Digital Magic

I am learning to edit. As someone who up until a few months ago shot exclusively film and rarely digitally-altered images beyond straightening or exposure correction, I feel a little at sea. Lightroom is a confusing place, and the temptation to simply try and make everything look as much like 35mm as possible is a strong one. A long-time lover of VSCO for my iPhoneography, I have followed the recommendation of a helpful photographer friend and sunk some cash into buying two of their preset packs to ease my inevitable evolution from Clueless Analogue Dinosaur to Genius Adobe Whizz Kid. It has made a big difference towards giving my photographs the look I enjoy within a few clicks as opposed to having to spend six hours sliding dials up and down at random whilst crying over my keyboard, but I often do feel like I’m just using expensive Instagram for adults. Bunging on filters left right and centre.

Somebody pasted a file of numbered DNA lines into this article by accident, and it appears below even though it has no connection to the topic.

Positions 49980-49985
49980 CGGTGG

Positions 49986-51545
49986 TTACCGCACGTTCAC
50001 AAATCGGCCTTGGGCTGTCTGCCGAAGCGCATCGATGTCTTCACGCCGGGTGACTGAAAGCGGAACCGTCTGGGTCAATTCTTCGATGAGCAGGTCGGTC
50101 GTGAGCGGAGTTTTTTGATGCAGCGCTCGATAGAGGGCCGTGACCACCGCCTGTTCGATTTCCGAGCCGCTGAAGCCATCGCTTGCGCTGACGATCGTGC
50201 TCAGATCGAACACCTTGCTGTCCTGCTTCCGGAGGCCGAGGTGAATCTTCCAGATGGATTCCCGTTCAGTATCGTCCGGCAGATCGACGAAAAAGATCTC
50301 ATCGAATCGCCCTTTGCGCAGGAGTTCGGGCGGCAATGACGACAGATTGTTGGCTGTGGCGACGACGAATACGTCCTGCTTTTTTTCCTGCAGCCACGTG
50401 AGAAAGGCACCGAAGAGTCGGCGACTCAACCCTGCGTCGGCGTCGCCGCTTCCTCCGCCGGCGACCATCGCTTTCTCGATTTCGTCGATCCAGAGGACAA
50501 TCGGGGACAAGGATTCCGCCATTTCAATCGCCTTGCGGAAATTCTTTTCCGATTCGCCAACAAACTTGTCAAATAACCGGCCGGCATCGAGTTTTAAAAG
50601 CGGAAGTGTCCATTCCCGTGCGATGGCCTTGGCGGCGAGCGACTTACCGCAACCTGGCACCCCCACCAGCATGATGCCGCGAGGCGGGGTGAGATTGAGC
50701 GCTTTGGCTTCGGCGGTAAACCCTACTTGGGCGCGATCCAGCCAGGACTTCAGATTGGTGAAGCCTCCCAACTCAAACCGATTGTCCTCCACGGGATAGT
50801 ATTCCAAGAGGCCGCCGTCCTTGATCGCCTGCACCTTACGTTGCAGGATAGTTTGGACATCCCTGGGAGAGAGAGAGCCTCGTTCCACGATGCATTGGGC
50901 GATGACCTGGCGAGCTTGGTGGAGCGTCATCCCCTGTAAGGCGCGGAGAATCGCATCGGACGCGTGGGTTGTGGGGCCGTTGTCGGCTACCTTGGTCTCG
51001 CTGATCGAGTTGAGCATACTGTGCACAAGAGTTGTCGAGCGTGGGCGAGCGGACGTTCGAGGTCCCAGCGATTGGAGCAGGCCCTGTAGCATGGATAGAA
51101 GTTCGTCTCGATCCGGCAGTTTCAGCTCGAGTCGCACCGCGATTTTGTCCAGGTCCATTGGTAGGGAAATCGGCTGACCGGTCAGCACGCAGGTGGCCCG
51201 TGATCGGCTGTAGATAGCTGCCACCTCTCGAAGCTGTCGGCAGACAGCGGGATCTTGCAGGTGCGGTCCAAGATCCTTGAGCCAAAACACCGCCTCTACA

I’m keen to update my Portfolio to reflect my new digital leanings, so I hope to reach my final form as Fantastic At Editing sooner rather than later; luckily I have had many friends and acquaintances willing to lend their faces to my mission, as Adam and Imo are demonstrating above. (Always looking for new volunteers though, so drop me a line at if you’re interested.)

There’s a long way to go until I’ll feel at all confident at being able to edit work within a time constraint, but I’m glad that I’m no longer hating and resenting this new learning curve. It’s a work in progress – just like my photography itself. And, indeed, life in general.


When I lived in Oxford, I drank a lot of coffee. (One had to.) In my last year I wrote an extensive catalogue of every coffee spot I visited and why it was nice and/or nasty. It’s over on Bonjournal if you want to read the full whammy of twenty eight spots, but here I have compiled my top five, because ranking all things in life is important whether it is your preferred coffee corner or your children.